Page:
By Wil Anderson/Peter Hellier
If you only know Wil Anderson as the rather smug mud-slinger from the late and (in the case of this reviewer at least) much-lamented ABC television comedy The Glasshouse, you’ll be surprised by his new show at the Brisbane Powerhouse.
Yes, the language is cruder than ever, and yes, the political slant is even more obvious, but this young man has his heart in the right place, and a soul that’s worth cheering for, and I can honestly say that I wouldn’t hesitate to give either of my teenage grandchildren a ticket to ride – although I wouldn’t embarrass them by going with them.
Young Jack, bless his raggedy haircut, was at 14 the youngest person in the audience, and once Anderson had established this fact, he directed much of the show directly at him, and the young lad handled it admirably, not squirming in his seat, but laughing uproariously at the wicked jokes, of which there were many, and nodding approvingly once or twice when Anderson made a particular salient point. Jack particularly liked the jokes made at the expense of the EMOs (if you don’t know who they are, check with Mr Google) who hang out at Starbucks and drink frappacinos, as did we all, but there was plenty of laughter for everyone.
Visual jokes like John Howard hopping on the band wagon went down well, even more than the three Amanda Vanstone jokes, especially as he warned us about them in advance, a clever way of dealing with a joke that may not be very funny; and he turned the audience’s disapproval about the Steve Irwin references to his advantage with the throwaway line “Oops! It’s still too soon for stingray jokes.”
He’s still wicked and witty and way way out, and one indication of his popularly is that, for perhaps the first time in my experience, our Powerhouse tickets were for specified seats rather than general admission.
I liked the way he dealt with the drugs issue, for his audience is still comparatively young (“Hey, Jack, I’m 33, which makes me old enough to be your father”), and although nobody expected him to be po-faced about it, there was a serious message about the dangers of drugs like Ice, and he confessed that although he’d done the soft stuff, the only track marks on his arms were from being greedy at Sushi Train.
You gotta love this man – he confesses to hating exercise and loving Pringles, to a passion for Cate Blanchett, and to being a vegetarian who loves sausage rolls, and I thought his dick jokes were far funnier than those of Peter Hellier, whose show was on an hour earlier.
In fact for the audience, which was pretty much the same at both shows, the two men raised that perennial question about stand-up comedy – why is one show funny when another falls flat? Anderson and Hellier told many of the same jokes about the ads on Today Tonight and A Current Affair, but while Anderson’s were hilarious, Hellier’s didn’t raise many laughs.
It had something to do with the energy of the two men – Hellier seemed tired and plodded along laughing at his own jokes (well, somebody had to), whereas Anderson was razor-sharp, and only laughed when he was sending himself up, as when he improvised himself into a corner and couldn’t get out of it. But we laughed with him at his embarrassment, because he didn’t try to cover it up, and he had a much better sense of knowing when to stop.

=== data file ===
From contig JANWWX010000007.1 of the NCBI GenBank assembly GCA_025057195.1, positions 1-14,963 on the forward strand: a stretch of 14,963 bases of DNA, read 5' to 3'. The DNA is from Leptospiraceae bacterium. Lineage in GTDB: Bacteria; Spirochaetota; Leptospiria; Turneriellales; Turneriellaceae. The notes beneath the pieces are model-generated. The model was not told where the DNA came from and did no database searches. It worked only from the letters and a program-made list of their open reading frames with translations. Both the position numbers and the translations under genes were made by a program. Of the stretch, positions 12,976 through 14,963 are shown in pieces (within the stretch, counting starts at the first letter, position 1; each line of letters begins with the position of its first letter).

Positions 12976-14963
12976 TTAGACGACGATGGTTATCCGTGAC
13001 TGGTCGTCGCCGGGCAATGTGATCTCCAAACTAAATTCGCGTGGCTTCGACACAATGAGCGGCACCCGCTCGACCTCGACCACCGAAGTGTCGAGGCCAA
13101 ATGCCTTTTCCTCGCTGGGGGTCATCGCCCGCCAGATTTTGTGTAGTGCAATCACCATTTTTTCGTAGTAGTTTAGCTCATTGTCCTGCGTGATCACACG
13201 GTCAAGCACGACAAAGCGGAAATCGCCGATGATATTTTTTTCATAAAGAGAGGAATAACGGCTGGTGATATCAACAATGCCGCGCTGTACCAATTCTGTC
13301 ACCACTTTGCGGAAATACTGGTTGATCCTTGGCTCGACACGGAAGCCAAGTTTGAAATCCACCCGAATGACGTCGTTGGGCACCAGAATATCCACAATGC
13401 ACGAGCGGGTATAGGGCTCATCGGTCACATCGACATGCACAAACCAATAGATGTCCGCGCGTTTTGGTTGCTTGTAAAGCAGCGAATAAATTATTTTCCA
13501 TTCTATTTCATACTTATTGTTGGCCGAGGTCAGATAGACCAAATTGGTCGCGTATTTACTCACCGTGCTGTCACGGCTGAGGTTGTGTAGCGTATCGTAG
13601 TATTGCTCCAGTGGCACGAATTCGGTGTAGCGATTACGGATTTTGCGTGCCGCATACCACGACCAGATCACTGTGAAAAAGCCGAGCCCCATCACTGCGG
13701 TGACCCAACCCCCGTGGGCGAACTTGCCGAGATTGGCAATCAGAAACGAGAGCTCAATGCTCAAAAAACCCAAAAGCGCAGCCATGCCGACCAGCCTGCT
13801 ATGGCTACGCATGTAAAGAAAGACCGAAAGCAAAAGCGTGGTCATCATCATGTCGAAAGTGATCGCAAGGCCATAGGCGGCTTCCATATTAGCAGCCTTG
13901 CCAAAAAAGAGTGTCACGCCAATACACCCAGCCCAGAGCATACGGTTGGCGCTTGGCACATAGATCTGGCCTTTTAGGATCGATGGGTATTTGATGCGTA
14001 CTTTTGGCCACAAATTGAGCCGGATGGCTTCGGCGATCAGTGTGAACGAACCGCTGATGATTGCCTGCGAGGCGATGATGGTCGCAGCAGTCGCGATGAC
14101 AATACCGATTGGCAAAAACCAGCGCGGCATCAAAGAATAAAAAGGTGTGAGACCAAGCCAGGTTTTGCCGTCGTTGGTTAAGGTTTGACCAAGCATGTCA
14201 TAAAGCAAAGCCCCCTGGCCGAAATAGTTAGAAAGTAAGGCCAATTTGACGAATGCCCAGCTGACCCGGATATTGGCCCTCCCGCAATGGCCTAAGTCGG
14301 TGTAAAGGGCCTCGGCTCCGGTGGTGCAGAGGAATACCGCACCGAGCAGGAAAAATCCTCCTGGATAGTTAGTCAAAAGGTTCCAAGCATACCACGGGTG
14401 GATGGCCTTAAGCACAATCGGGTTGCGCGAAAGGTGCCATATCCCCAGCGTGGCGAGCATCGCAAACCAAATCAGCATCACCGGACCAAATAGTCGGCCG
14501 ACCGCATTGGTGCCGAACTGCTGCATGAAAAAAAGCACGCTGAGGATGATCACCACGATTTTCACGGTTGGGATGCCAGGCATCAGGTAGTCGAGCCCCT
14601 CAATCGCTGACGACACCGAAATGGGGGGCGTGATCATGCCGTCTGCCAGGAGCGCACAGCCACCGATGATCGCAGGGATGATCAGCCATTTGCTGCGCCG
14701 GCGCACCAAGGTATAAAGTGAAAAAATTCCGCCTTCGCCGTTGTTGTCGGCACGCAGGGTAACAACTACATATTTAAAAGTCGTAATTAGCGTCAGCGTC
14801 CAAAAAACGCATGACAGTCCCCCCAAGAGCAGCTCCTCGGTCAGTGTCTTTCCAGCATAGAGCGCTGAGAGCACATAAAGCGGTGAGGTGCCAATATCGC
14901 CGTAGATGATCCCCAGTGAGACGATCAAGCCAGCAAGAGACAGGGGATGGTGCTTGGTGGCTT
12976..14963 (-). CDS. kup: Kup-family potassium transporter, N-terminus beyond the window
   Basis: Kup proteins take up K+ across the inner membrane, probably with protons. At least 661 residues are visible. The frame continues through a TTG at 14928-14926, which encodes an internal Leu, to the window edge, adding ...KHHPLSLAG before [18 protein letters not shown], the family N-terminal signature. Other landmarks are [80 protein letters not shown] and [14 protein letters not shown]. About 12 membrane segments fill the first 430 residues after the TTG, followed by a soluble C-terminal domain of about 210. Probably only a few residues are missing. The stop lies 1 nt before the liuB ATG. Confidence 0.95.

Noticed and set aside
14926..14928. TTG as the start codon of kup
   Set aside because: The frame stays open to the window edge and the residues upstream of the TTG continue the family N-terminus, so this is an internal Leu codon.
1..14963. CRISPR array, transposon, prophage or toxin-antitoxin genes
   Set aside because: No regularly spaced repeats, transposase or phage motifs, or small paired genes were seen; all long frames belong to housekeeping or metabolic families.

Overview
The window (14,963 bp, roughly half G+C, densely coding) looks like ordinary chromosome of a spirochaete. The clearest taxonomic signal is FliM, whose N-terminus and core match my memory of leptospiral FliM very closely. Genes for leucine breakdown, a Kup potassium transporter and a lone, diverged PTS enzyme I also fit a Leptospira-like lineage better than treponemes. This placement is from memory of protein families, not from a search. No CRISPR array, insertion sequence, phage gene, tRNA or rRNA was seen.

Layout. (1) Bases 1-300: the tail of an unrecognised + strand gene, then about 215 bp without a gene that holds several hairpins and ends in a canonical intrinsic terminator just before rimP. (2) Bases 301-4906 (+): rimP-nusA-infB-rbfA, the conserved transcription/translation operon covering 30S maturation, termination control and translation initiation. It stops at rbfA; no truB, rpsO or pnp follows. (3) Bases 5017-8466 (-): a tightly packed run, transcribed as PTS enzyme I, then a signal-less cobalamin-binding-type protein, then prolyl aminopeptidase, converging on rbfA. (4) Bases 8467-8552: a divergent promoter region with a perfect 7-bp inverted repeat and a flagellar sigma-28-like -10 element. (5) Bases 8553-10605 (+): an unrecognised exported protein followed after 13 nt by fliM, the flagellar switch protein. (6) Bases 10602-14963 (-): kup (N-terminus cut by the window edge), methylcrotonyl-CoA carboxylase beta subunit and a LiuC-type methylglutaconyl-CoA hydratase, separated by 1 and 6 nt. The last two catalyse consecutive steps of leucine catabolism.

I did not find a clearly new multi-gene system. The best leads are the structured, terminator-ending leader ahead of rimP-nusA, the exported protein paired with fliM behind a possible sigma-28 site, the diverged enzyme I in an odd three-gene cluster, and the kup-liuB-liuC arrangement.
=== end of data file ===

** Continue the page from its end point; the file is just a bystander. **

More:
As always, it’s horses for courses, and Wil Anderson has the advantage of being better known in Brisbane than Hellier who is, if you can believe his website, very big in Sydney. I’ve only seen him on Spicks and Specks, where he didn’t exactly shine, and he hadn’t done his homework about Brisbane for this show, for all his references fell flat, and the audience-baiting bit went sadly wrong when he couldn’t remember the names of his two hand-picked victims, Kaaren and Kieran. In fact, if it hadn’t been for the row of tipsy middle-aged women having their office Christmas party, who shrieked uproariously at every line, the whole show would have fallen flat on its face.
But Wil Anderson was incredibly funny all the time, even at his crudest – and I’ll spare you the fingering sequence. Even here, though, he was making a valid point about our pussy-footing language, where we’re happy to doing something, but don’t like using the vocabulary. In this he’s very much with D.H. Lawrence, who despised sexual hypocrisy as much as Anderson does.
By the end of the show, he let the comedian’s mask slip a little and let the real passions show. It’s not an overwhelmingly political show, but he made some very valid points about political clichés like Genuine Australian Values. Keeping refugees locked up? Demonising David Hicks? Not that he approves of that deluded man’s behaviour, but he insists that he, like all of us, has rights.
And so it goes on. I’ve always liked Wil Anderson, although I sometimes got cross with his self-satisfaction during his days with The Glasshouse, but this time I saw the man behind the mask and admired him enormously – although I bet that he’ll never use this acclamation from a grandmother as part of his publicity material. And he has the added advantage of having a warmer-upper in the shape of Lehmo, almost as funny as Anderson himself.
He’s on for two weeks, so if you want some pre-election cheering up, he’s worth a visit. I’m not so sure about Peter Hellier, though, who is only on until the end of the week. If you have to choose, I’d say there’s really no choice.
Playing: Wil Anderson Tuesday– Saturday 9.30pm, except Saturday 17 November and Sunday 11 and 18 at 7.30pm: Peter Hellier Tuesday 6 – Saturday 10 November at 7.30pm
Duration: Wil Anderson 65 minutes: Peter Hellier 70 minutes
Further information: www.wilanderson.com.au; (Wil Anderson); myspace.com/hellierhellraiser (Peter Hellier)